Volume VI, No. 4, Summer 1979
INSTRUCTIONS FOR AN OLD ART
by Leigh Ann Hicks
Photos by Mary Schmalstig, Drawings by Patsy Watts
Tatting has always fascinated me, for I can remember when as a small child, I loved to sit and watch my great-grandmother, Ruth Courtney, tat away the hours. Her speed and skill in putting the pieces together seemed almost magical. She would sit there talking to me without looking at her hands, which were busily making the intricate lace. Her right hand moved the shuttle back and forth with the speed of an experienced weaver, while her fingers skillfully controlled the fine thread as if the shuttle and thread were a part of her.
As the years passed, I looked forward to the time she would teach me how to tat. It was nice to just sit and listen to her tell me the basic fundamentals. She demonstrated the stitches and put her hands over mine to show me when I kept doing it wrong. She was very patient with hopeless me while I was learning the basic techniques, but since she lived quite some distance from my home I also asked Dorothy Deeds to help me. With practice I found I could master the basic stitch and do simple tatting.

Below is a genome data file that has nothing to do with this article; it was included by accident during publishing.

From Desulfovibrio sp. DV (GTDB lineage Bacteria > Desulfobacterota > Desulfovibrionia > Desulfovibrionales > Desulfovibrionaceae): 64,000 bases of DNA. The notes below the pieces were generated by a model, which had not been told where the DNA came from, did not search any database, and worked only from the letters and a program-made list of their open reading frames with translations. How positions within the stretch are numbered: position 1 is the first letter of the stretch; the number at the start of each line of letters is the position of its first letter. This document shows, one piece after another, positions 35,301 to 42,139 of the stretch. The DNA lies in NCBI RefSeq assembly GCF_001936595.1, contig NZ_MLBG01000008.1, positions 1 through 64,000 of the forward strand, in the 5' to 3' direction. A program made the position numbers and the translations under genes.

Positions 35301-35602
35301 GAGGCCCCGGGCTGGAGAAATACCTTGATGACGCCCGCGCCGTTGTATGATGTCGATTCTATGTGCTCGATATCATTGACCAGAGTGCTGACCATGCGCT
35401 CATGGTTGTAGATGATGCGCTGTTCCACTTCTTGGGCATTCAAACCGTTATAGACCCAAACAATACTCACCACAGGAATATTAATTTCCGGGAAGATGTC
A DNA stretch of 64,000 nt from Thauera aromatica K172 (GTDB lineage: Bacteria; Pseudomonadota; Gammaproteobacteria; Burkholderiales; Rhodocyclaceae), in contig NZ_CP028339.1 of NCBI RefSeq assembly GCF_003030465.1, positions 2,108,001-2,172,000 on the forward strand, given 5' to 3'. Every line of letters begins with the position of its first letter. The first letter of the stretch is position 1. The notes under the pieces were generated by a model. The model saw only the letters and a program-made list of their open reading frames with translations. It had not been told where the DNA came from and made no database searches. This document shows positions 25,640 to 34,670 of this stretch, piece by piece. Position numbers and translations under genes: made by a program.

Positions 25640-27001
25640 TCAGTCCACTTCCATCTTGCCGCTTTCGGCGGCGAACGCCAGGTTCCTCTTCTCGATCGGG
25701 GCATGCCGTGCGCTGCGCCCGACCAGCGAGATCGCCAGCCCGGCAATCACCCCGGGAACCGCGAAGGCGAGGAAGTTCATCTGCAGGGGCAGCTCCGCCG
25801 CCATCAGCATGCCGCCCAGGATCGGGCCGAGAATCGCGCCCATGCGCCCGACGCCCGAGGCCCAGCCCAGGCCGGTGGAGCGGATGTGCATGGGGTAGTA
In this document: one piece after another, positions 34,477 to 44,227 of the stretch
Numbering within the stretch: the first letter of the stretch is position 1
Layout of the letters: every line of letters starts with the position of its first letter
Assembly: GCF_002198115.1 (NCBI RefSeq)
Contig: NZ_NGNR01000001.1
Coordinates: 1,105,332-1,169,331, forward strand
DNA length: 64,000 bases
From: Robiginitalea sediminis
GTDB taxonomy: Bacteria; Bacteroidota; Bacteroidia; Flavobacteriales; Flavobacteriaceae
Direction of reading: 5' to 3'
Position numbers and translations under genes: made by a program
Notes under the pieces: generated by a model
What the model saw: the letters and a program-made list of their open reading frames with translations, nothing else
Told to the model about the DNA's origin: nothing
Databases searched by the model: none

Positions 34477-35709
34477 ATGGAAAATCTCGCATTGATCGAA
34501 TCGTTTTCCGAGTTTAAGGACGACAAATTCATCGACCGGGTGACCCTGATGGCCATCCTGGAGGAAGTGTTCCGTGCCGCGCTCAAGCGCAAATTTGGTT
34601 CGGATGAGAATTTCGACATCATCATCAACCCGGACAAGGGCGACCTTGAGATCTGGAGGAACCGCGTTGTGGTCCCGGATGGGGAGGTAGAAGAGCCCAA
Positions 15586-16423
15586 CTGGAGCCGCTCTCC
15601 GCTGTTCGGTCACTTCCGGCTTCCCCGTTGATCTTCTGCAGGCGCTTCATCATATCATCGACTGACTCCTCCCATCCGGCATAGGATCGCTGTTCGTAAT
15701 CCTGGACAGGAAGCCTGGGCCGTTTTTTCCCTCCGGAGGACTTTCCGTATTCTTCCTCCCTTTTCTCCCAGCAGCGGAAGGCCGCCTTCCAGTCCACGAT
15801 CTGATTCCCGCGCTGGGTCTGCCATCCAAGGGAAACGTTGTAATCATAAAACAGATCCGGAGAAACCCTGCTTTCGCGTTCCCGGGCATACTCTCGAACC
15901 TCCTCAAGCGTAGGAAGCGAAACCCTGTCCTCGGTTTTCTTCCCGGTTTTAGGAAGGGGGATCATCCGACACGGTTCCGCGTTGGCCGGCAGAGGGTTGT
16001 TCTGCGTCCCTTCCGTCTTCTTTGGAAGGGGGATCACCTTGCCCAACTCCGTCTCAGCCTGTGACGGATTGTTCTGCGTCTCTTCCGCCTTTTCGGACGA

Tatting, or frivolite, the French name, originated in Europe in the late eighteenth century. It is the art of making fine lace edgings and material, which are characterized by the tiny rings and picots, or loops, which both decorate the work and hold the rings together. The edgings were sewn on ladies' handkerchiefs, dresser scarves and linens. They decorated dresses, babies clothes, blouses, underclothing and many other places where lace was desired. Whole caps, scarves, tablecloths and other items were made entirely of tatting.
The art faded out of style in America for awhile during the American Revolutionary War, but was still going strong in Europe. During this time many tatting factories were started in Appenzell and St. Gallan, Switzerland. Later there were also some in Plauen, Germany. These factories hired many women to make handmade lace tatting. This was tedious work and took hours to make even a yard of lace.
Tatting became very popular again during the Victorian period. In Europe and America most all young girls learned tatting from their mothers or their grandmothers. In the Ozarks girls, like my great-grandmother, and sometimes even boys, learned to tat in the one-room country schools. She said, "I had to learn how to tat because all the girls had to learn. We all got a shuttle and started in. I had a lot of fun. The first stitches I made I didn't do quite right. My knots were real far apart because they were on the wrong thread."
Dorothy Deeds learned from her older brother who was one of the boys who learned how to tat with the rest of the children in the country school where most activities and projects included all children old enough to participate. Dorothy said, "I became interested in tatting when my brother started doing it at home. I asked him to show me how and he did!" Then when she grew up and became a teacher herself, she also taught it to her students. She has recently heard from one of those boys she taught. He decided to make tatting to go on the curtains his new wife was making.